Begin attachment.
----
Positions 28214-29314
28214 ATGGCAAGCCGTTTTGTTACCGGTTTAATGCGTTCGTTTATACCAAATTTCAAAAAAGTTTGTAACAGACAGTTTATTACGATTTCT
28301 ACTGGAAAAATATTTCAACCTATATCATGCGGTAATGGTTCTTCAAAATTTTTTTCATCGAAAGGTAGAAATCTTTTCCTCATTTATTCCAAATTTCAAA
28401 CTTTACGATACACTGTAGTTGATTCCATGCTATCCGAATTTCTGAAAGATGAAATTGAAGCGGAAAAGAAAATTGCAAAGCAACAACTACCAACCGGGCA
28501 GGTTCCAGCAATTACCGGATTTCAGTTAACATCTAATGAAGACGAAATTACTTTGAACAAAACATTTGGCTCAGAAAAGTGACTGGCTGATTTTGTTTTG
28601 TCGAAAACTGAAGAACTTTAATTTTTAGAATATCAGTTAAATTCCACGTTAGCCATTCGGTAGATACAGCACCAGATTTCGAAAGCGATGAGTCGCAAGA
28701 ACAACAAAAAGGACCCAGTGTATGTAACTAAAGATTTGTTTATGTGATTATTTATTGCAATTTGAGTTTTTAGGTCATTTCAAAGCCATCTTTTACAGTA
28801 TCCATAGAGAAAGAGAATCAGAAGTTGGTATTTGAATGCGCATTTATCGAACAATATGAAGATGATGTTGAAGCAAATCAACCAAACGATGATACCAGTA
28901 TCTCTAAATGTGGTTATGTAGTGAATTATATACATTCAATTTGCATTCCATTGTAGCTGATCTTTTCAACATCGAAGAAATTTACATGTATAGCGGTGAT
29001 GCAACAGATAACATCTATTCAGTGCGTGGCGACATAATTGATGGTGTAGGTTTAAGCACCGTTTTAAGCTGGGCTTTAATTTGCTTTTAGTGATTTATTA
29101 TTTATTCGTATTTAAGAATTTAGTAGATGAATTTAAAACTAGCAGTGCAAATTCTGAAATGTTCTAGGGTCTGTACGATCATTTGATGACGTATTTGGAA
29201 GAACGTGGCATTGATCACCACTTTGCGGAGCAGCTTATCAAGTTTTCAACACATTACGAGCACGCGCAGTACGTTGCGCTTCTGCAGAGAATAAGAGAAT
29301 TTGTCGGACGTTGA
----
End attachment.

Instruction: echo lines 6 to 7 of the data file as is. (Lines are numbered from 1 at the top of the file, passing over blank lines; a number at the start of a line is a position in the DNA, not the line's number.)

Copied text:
28601 TCGAAAACTGAAGAACTTTAATTTTTAGAATATCAGTTAAATTCCACGTTAGCCATTCGGTAGATACAGCACCAGATTTCGAAAGCGATGAGTCGCAAGA
28701 ACAACAAAAAGGACCCAGTGTATGTAACTAAAGATTTGTTTATGTGATTATTTATTGCAATTTGAGTTTTTAGGTCATTTCAAAGCCATCTTTTACAGTA